At 0700 on November 19, 1942, the Australian mountain guns roared, signaling the start of the attack. Then two columns of troops moved out into the wet and blurry morning, trudging forward from Boreo along a muddy, tree-covered coastal trail, staying off the beach to avoid detection by Japanese reconnaissance planes. As the men of the 128th marched into battle, rain slashed diagonally through the forest canopy.

Two squads led the charge, grenades hooked by their spoons over their belts, safeties off, fingers on the thin metal of their triggers, ready to snap off shots at the slightest movement, the slightest sound, their eyes flaming like wildfire. The same question kept tracking through every man’s head: How will I do once the shooting starts? They all prayed that they would live to see another day. But they also prayed that they would not disgrace themselves.

The Japanese knew that they were coming, and because of the delay had two extra days to prepare their defenses. The night before, the Japanese had whetted and sharpened their bayonets, oiled their weapons, inspected their machine gun belts to make sure they would not jam in the heat of the battle, and checked their firing lanes.

Since landing in mid-July, engineers had been busily fortifying the area. The Japanese had established a series of masterful positions along a narrow eleven-mile front, extending from Gona on the west to Cape Endaiadere on the east.

The Japanese defense of the beachhead was built around three main positions. One was at Gona, the other along the Sanananda track, and the third was in the Buna area from the Girua River east to Cape Endaiadere, a promontory just west of Cape Sudest and the American’s coastal headquarters at Hariko.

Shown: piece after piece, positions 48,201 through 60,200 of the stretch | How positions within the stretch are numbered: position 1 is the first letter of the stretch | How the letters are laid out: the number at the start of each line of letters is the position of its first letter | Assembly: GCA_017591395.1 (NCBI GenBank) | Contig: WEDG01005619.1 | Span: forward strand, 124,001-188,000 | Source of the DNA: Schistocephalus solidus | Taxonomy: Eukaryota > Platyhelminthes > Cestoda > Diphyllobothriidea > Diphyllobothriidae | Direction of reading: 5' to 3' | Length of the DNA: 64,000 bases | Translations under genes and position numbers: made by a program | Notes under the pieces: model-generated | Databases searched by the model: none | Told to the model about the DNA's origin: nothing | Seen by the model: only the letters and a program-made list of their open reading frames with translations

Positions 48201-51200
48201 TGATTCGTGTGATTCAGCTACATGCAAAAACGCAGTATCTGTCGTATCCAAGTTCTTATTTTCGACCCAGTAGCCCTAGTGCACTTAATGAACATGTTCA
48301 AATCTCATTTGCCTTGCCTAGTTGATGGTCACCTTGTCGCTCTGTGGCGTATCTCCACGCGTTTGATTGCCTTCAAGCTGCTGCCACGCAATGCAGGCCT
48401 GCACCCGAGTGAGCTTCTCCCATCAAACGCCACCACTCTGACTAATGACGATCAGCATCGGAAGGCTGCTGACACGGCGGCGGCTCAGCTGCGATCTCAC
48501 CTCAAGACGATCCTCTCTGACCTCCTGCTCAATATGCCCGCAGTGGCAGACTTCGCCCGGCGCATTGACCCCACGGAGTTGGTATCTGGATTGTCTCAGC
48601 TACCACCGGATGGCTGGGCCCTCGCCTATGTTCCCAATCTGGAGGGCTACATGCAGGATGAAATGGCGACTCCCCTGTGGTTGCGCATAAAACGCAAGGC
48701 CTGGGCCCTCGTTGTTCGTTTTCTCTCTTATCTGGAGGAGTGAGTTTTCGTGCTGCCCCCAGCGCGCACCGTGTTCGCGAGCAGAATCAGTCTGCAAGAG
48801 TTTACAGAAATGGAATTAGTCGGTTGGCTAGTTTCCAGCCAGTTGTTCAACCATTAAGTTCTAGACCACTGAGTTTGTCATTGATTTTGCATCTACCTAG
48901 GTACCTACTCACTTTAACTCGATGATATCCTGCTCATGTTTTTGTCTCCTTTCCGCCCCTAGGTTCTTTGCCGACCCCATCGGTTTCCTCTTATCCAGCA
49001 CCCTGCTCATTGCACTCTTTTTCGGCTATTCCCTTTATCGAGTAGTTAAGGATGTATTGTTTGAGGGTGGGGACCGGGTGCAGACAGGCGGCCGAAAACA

Girua, located just up the coastal trail from Buna Village, was the main Japanese base with a supply dump and hospital. It was defended by a variety of positions and packed with bunkers, blockhouses, and trenches. Farther south, for miles along the Sanananda track, the Japanese established a main position and a handful of forward outposts. All the positions were situated on dry ground, surrounded by tangled, stinking, crocodile-infested sago, nipa, and mangrove swamp.

Beginning east of the mouth of the Girua River and continuing southeastward, the Japanese line of defense cut through a coconut grove and then turned southward to the trail junction where a track forked to Buna Village on one hand and to Buna Government Station on the other. The area between the forks became known as the Triangle. An offshoot of the Girua River called Entrance Creek bisected it. Sweeping north, the Japanese line enclosed the Triangle and then turned eastward to the grassy area known as Government Gardens. From the gardens, it led south and then east through the main grassy area to Siremi Creek, near an old airstrip. Continuing southward, it enclosed the bridge over Siremi Creek between the old strip and a new airstrip. Then, making a right-angled turn to the new strip, it followed the edge of the strip to within a few hundred yards of the sea. Cutting sharply northeast, it emerged on the sea at a point about 750 yards below Cape Endaiadere in an area of coconut palms known as the Duropa Plantation.

In the Siremi Creek area the only dry ground was occupied by the two strategically important airfields, one called Old Strip, which was bombed relentlessly by Kenney’s pilots; and the other called New Strip. Although the airfields were primitive, MacArthur coveted them. In Allied hands, they would serve to check any further Japanese threat to Port Moresby. They would also aid an Allied advance along New Guinea’s north coast and make bombing raids on Rabaul far more practical.